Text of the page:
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    New Waste Disposal Technology at International Space Station

    NASA has successfully tested a new waste disposal technology aboard the International Space Station (ISS) developed by Texas-based waste management company Nanoracks.

    The test demonstrated a more efficient and sustainable model for removing debris from the ISS and could prove a key new utility for all future space stations.

    Normally, International Space Station astronauts collect garbage and store it on the space station for months while waiting for the Cygnus cargo vehicle to arrive at the station.”

    Normally, ISS astronauts collect garbage and store it on the space station for months while waiting for the Cygnus cargo vehicle to arrive at the station. Cygnus is a disposable spacecraft designed to transport supplies to the space station. After it completes its primary mission, astronauts stuff it into bags of trash and release the spacecraft. After that, it leaves orbit and burns up completely on re-entering the Earth’s atmosphere.

    The new concept developed by Nanopracks uses a specially designed waste container mounted in the Bishop Airlock. Crew members can fill it with around 270 kilograms of waste. After that, the canister is released and, like the Cygnus process, burns completely upon re-entry into Earth’s atmosphere. The idea is that this method is more efficient and sustainable because the astronauts don’t have to wait for the cargo spacecraft to arrive to dispose of the waste.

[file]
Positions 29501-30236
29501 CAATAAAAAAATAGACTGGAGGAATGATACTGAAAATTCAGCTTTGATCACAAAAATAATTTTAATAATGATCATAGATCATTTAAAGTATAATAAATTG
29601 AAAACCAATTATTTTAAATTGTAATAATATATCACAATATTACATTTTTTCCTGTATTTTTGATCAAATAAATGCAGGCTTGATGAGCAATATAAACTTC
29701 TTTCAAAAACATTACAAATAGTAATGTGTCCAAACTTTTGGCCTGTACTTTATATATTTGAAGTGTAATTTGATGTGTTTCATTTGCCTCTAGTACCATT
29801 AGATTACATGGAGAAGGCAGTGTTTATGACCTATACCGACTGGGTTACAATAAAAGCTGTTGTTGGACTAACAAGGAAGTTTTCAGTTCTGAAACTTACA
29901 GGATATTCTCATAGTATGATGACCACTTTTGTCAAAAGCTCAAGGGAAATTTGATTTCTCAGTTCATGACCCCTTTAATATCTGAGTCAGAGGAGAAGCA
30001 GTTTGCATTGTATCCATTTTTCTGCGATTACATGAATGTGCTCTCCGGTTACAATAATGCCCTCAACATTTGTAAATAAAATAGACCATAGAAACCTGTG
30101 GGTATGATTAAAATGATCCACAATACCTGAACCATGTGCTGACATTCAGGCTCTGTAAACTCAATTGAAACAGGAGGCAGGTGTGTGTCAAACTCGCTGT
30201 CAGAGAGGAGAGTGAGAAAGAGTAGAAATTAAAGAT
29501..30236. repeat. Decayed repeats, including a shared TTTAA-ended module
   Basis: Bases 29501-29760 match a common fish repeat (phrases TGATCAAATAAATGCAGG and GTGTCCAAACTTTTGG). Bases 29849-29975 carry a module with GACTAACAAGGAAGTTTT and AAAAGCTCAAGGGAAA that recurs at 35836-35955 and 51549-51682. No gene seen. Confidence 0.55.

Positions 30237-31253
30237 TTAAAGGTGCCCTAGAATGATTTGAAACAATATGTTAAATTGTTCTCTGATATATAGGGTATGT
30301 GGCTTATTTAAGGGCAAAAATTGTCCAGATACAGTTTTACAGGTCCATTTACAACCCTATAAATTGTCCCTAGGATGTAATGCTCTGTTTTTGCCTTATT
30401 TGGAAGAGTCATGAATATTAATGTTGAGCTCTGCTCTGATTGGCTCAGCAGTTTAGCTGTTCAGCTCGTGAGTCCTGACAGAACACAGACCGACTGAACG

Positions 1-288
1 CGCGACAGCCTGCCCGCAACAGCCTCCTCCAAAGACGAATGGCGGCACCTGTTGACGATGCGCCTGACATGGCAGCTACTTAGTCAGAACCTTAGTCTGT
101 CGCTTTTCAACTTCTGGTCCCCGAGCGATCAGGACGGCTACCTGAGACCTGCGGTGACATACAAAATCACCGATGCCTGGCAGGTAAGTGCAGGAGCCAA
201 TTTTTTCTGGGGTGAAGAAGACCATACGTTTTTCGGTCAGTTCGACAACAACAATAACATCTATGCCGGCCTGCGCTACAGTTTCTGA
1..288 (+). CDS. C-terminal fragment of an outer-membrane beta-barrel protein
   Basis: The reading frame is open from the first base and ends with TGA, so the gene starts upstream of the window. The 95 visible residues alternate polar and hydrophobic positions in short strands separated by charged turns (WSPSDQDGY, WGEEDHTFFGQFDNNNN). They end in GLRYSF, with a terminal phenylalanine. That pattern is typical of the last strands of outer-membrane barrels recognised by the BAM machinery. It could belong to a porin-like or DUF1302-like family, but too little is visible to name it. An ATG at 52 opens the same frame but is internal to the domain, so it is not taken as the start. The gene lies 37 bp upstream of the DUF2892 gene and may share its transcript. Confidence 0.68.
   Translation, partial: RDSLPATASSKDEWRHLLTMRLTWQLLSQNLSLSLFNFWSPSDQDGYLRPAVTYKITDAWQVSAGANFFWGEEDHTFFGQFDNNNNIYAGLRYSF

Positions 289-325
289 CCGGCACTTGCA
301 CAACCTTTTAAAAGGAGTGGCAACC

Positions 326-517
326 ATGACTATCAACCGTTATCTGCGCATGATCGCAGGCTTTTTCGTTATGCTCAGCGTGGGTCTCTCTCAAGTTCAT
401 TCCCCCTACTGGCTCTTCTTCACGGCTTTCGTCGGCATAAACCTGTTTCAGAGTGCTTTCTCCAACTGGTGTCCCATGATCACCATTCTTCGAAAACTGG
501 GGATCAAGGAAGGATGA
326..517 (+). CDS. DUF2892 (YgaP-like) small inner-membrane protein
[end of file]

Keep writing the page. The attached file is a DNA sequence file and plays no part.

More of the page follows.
During the successful first test, the container contained around 78 kilograms of rubbish, including foam, packing materials, cargo transfer bags, soiled crew clothing, hygiene products and used office supplies.

    This successful test not only demonstrates the future of waste disposal for space stations, but also underscores our ability to use the ISS as a commercial technology testbed, providing critical insights in preparation for the next phases of commercial LEO targets. Thank you to NASA and the ISS program for their continued support, and we look forward to continuing this collaboration, said Amela Wilson, CEO of Nanoracks, in a company press statement. Debris collection in space is a longstanding, but not as publicly debated, challenge aboard the ISS. Four astronauts can generate up to 2,500 kg of garbage per year, or about two garbage cans per week. As we move into a time when more people live and work in space, this is a crucial feature, just as it is for everyone at home, Cooper Read, Bishop Airlock Program Manager at Nanoracks, added in the press release.

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